Search the Site

Big Law Alumni Take on New Roles with SEC

Within days of being sworn in as chairman of the Securities and Exchange Commission, Jay Clayton named a new director of the agency’s Division of Corporation Finance, as well as several other key appointments—all alumni of Big Law firms.

Former Simpson Thacher partner William Hinman was appointed director of the SEC’s Division of Corporation Finance.

Hinman, who recently retired as a partner in the Silicon Valley office of Simpson Thacher & Bartlett, advised public and private companies in corporate finance matters. He has advised a wide range of issuers and underwriters in capital-raising transactions and corporate acquisitions, including in the technology, e-commerce, health care and biopharmaceutical sectors. Hinman’s client roster included: Seagate Technology; NP Test; Maxtor Corp.; Occam Networks; Getty Images; and BioMarin Pharmaceuticals.

Hinman, who also gave advice to public companies and their boards on public reporting and governance, has “significant experience” regarding derivatives, novel securities and private placements, according to the SEC’s May 9 announcement.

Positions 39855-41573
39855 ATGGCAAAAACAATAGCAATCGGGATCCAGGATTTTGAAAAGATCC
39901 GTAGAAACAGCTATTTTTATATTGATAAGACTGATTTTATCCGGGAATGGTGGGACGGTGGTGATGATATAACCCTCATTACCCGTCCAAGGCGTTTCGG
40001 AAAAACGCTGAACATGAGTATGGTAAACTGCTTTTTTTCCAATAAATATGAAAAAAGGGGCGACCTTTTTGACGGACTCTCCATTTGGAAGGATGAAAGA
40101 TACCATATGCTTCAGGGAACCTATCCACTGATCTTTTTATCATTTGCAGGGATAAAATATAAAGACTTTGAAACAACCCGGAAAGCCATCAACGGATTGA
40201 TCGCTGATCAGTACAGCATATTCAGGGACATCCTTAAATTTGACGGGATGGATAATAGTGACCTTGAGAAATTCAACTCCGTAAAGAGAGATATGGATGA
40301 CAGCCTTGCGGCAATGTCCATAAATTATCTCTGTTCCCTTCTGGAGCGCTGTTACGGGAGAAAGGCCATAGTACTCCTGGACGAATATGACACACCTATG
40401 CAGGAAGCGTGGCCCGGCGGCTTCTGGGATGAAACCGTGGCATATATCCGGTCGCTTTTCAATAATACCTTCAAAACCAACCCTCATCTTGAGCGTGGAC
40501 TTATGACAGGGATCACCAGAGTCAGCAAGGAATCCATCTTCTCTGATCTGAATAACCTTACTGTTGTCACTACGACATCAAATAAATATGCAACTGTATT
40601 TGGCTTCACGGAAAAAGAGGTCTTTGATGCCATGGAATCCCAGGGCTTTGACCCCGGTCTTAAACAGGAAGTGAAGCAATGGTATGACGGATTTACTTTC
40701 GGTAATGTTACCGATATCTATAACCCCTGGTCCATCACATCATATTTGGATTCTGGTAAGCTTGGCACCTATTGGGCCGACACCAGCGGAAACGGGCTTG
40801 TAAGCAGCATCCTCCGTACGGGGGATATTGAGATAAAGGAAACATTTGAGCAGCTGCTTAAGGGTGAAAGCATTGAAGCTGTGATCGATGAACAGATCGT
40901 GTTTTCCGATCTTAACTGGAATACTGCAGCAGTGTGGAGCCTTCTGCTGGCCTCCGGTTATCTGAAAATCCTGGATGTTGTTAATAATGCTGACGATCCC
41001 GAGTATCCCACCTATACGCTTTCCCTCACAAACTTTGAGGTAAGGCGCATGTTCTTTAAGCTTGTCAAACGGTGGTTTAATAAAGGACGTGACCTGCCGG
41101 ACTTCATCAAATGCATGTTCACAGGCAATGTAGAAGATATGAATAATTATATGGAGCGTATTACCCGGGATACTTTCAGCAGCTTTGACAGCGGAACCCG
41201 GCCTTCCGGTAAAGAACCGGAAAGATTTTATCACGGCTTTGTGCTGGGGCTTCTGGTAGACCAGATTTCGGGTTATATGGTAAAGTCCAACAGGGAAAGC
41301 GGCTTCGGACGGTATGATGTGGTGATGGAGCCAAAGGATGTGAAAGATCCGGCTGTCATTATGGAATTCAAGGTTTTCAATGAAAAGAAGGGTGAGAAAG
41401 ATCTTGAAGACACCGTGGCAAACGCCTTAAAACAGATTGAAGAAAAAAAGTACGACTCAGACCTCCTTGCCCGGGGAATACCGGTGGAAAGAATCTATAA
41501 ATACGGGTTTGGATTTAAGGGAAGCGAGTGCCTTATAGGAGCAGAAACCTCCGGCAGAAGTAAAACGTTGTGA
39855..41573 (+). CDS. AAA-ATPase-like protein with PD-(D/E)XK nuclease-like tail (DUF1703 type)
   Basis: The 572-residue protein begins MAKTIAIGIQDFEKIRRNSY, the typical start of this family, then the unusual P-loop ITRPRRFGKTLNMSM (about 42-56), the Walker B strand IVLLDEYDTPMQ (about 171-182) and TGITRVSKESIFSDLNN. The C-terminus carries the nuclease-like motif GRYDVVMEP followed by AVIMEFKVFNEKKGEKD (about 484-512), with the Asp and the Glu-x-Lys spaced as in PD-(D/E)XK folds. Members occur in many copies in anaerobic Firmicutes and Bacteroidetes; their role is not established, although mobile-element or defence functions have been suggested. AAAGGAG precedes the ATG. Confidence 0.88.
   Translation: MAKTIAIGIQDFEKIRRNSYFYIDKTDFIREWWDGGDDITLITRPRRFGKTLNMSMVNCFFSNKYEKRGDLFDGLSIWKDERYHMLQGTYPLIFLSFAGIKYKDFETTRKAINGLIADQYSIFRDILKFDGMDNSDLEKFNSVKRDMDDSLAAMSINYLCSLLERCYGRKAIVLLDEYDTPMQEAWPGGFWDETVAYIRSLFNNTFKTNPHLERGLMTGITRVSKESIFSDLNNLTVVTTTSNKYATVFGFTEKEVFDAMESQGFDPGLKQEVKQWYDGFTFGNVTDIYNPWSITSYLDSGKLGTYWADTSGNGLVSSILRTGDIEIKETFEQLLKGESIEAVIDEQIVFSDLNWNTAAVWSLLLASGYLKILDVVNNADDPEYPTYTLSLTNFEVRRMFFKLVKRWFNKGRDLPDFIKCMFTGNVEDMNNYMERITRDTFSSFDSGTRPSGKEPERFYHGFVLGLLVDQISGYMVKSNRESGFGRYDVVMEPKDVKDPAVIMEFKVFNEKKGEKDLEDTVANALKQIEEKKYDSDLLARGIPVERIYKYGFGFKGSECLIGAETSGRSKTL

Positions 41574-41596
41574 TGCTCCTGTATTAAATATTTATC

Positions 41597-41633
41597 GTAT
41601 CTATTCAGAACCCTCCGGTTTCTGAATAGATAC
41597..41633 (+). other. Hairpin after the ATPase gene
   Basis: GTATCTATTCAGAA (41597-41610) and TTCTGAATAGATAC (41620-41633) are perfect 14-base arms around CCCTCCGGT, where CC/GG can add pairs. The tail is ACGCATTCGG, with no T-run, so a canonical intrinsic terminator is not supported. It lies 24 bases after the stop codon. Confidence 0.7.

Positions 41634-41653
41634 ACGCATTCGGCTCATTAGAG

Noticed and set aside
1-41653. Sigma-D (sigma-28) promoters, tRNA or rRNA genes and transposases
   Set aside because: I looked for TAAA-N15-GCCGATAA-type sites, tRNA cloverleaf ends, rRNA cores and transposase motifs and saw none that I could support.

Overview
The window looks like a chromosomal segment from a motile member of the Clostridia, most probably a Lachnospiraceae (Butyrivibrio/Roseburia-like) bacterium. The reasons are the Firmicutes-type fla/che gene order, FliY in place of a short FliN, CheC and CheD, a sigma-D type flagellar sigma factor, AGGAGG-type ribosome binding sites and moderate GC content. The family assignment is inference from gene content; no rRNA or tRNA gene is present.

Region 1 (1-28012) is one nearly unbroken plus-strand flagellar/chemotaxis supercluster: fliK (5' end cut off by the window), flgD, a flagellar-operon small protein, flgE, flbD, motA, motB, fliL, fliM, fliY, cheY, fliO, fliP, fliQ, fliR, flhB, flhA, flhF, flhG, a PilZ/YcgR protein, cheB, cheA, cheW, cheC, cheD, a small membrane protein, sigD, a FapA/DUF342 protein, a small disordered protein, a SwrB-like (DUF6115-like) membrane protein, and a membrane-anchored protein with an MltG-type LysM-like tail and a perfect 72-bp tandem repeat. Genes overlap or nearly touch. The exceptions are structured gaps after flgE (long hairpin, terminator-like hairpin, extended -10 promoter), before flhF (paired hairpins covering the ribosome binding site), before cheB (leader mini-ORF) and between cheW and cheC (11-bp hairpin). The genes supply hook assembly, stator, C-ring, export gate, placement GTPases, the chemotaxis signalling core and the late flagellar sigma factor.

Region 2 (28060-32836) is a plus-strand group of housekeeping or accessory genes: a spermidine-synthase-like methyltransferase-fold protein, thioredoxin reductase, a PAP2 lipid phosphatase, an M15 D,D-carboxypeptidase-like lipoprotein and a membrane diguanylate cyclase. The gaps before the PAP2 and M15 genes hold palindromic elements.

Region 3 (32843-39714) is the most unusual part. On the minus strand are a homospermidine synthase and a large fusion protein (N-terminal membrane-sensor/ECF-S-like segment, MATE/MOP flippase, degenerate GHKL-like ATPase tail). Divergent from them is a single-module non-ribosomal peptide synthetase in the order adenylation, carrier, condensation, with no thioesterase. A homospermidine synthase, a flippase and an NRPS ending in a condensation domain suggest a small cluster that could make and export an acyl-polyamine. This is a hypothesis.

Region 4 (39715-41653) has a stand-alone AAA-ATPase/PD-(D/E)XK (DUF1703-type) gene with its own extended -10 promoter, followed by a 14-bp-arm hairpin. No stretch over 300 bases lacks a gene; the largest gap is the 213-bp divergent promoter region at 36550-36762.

Before joining Simpson Thacher in 2000, Hinman was managing partner of Shearman & Sterling’s San Francisco and Menlo Park offices.

Additional SEC staff come from Big Law

Clayton also staffed up the agency with several other Big Law alumni, including: Robert Stebbins, a Willkie Farr & Gallagher partner who spent his career in the firm’s corporate and financial services department, who was named the agency’s general counsel. In addition, Sean Memon of Sullivan & Cromwell was named the agency’s deputy chief of staff. Jaime Klima was named chief counsel after several years working in government following a stint at Wilmer Cutler Pickering Hale and Dorr.

Clayton, a former Sullivan & Cromwell partner and President Trump’s nominee to chair the SEC, was confirmed by the Senate on May 2. While Clayton has been labeled an industry insider who “gets it,” there are clear and eminent conflicts of interest due to his deep connections to companies and agendas benefiting business over investors.

Back in January, we wrote briefly about Clayton’s background, linking to some of the biggest deals that he was involved with over the years as a partner at Sullivan & Cromwell. Since that time more conflicts emerged, including the fact that Clayton’s wife, Gretchen, is a wealth manager at Goldman Sachs.

Related Articles

HED: SEC to Stock Exchanges: Your Fees Are Our Business

If a recent ruling by the SEC is any indication, the major U.S. stock exchanges might want to prepare for heavier oversight of their businesses. La...

Digging Deeper on Revenue Recognition

Earlier this week, we released a report on the monumentally important changes to accounting standards for the recognition of revenue from customer con...

Public Companies Stay Tight-Lipped on Midterm Impact

To read the news today is to understand how significantly shifting political winds can affect public companies. But you wouldn’t know it from what t...